“The president is on the cusp of a major expansion in public education, one of the largest expansions in the social safety net, the largest investment in climate change mitigation,” and reforms to labor law and drug pricing, said Patrick Gaspard. a former Obama administration official who is now the president of the liberal Center for American Progress in Washington.
Understand the infrastructure bill
- A trillion dollar pack has passed. The Senate approved a sweeping bipartisan infrastructure package on Aug. 10, ending weeks of intense negotiations and debates about the largest federal investment in the country’s aging public works system in more than a decade.
- The final vote. The final score in the Senate was 69 for and 30 against. The legislation, yet to pass the House, would affect nearly every facet of the US economy and bolster the country’s response to global warming.
- Main spending areas. In general, the two-pronged plan focuses on spending on transportation, utilities and cleaning up pollution.
- transport. About $110 billion would go into roads, bridges and other transportation projects; $25 billion for airports; and $66 billion for railroads, giving Amtrak the most funding it has received since its founding in 1971.
- Utilities. Senators have also taken $65 billion to connect hard-to-reach rural communities with high-speed internet and help enroll low-income urbanites who can’t afford it, and $8 billion for Western water infrastructure.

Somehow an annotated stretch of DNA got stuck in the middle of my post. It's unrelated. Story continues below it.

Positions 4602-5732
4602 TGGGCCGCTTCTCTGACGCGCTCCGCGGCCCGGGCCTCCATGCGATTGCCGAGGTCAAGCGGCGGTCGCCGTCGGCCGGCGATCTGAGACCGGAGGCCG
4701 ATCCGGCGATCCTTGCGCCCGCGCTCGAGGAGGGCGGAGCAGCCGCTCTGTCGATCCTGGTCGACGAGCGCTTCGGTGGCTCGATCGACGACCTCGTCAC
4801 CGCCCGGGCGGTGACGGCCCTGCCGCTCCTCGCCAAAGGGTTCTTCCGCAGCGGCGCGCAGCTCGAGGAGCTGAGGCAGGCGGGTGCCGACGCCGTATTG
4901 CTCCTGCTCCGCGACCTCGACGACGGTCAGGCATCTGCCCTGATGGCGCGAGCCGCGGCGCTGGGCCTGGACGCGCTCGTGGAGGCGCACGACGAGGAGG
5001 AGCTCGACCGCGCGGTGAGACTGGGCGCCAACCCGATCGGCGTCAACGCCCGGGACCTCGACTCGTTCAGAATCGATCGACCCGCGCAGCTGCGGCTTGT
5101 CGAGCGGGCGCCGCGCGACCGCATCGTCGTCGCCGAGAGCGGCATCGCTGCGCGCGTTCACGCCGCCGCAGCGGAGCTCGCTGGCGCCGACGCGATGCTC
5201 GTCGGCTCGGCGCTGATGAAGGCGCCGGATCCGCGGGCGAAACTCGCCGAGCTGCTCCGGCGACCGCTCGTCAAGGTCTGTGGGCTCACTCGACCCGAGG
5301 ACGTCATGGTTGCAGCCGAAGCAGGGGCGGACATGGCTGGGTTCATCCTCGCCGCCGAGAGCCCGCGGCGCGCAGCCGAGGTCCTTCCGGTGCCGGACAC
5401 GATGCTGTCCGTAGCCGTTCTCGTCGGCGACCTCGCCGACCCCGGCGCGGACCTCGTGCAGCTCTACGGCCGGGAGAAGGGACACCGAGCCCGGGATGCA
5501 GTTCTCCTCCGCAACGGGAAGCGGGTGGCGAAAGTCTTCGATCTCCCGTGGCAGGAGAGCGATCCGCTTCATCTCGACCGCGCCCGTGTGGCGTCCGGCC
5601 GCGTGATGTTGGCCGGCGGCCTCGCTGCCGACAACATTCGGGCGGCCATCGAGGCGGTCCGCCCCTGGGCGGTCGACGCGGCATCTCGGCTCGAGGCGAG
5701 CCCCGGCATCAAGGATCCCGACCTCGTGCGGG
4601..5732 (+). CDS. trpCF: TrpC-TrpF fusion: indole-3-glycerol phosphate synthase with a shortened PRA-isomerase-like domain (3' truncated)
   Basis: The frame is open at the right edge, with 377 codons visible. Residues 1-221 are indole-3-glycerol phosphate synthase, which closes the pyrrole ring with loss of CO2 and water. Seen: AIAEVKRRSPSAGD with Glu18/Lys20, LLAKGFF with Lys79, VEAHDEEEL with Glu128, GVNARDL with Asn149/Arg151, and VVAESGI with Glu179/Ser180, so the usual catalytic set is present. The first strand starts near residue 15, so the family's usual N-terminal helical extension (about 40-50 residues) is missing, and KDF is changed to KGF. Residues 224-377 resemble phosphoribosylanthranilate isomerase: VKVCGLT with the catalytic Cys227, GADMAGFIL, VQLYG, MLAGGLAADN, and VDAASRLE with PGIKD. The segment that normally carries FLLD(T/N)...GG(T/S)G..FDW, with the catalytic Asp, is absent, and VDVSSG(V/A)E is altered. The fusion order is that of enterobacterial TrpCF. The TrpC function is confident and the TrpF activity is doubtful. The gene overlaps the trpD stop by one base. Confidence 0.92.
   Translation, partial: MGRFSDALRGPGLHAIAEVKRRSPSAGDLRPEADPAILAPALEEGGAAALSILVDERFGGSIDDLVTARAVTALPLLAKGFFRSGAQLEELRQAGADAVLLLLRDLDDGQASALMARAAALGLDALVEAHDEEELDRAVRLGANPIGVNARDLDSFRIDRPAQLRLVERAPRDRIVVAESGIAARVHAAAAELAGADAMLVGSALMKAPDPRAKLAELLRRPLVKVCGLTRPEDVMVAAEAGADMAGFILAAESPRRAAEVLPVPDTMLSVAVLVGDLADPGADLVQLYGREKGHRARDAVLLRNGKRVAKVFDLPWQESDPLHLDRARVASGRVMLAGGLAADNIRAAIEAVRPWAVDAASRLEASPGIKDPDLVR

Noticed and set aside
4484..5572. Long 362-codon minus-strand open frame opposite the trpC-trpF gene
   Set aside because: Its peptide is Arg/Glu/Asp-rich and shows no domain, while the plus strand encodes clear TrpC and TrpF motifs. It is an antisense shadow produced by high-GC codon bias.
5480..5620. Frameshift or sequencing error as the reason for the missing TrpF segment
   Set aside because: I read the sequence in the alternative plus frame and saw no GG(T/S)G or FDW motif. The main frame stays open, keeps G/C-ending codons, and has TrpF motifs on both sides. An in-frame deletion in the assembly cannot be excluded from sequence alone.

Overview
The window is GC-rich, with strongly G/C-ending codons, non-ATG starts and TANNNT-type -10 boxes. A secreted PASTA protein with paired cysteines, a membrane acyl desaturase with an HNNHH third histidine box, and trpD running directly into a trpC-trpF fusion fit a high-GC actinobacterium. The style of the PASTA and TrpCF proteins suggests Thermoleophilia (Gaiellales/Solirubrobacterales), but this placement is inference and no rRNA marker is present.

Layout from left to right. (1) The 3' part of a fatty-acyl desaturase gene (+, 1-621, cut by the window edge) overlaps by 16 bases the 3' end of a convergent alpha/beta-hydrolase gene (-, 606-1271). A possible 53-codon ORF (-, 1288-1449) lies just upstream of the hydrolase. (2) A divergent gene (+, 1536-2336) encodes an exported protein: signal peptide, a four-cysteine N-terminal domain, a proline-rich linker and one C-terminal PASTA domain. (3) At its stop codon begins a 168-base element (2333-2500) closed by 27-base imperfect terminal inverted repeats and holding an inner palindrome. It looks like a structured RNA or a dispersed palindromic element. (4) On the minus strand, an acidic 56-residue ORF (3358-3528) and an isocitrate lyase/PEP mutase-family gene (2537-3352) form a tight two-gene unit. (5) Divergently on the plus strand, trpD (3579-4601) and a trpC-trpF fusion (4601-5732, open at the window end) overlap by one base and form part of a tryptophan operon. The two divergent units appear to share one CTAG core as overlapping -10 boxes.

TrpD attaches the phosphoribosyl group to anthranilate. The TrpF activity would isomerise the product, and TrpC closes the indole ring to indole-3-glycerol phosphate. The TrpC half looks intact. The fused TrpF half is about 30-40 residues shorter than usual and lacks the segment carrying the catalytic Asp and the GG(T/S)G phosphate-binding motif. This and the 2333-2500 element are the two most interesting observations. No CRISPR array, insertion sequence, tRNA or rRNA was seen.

- Cleaning up pollution: About $21 billion would go toward clearing abandoned wells and mines, and Superfund sites.
“Each of these things is important in its individual component parts,” he said, “but taken as a whole, I think it speaks to the remarkable opportunity we have — this once-in-a-generation opportunity to set a course that creates growth for all.” , including and especially those who have been most vulnerable in this economy.”
If the effort succeeds, Mr. Biden will have accomplished much of what he campaigned in one fell swoop. Observers say he will carry a reinforced hand to global summits in October and November that are intended to push the world to transition away from fossil fuels that warm the planet and end the use of offshore havens that companies already have. long use to avoid tax.
White House officials say the breadth of the programs in the package provide a unified vision for the United States’ domestic economy and its place in the world, and that the shelves serve as a kind of coalition glue — an approach for anyone making it’s difficult to jettison parts of the plan during negotiations, even if they turn out to be controversial.
But the sheer volume of content has divided Democrats on multiple fronts, as Biden cannot afford to lose even one vote in the Senate and no more than three votes in the House.
Centrists and progressives have clashed over the magnitude of the spending in the legislation and the scale and details of the tax hikes Mr Biden plans to use to cover the costs. They are divided on the pricing of prescription drugs, the generosity of tax credits for the poor, the aggressiveness of key measures to accelerate the transition to a low-emission energy sector and much more.
Even items that are not a top priority for Mr. Biden have opened chasms. On Friday, one of the party’s most outspoken progressives, New York Representative Alexandria Ocasio-Cortez, addressed a critical priority of several top Democrats, including Senator Chuck Schumer, saying she would resist attempts to completely repeal a cap on state and local property tax deductions, which would help the high earners in high-tax areas.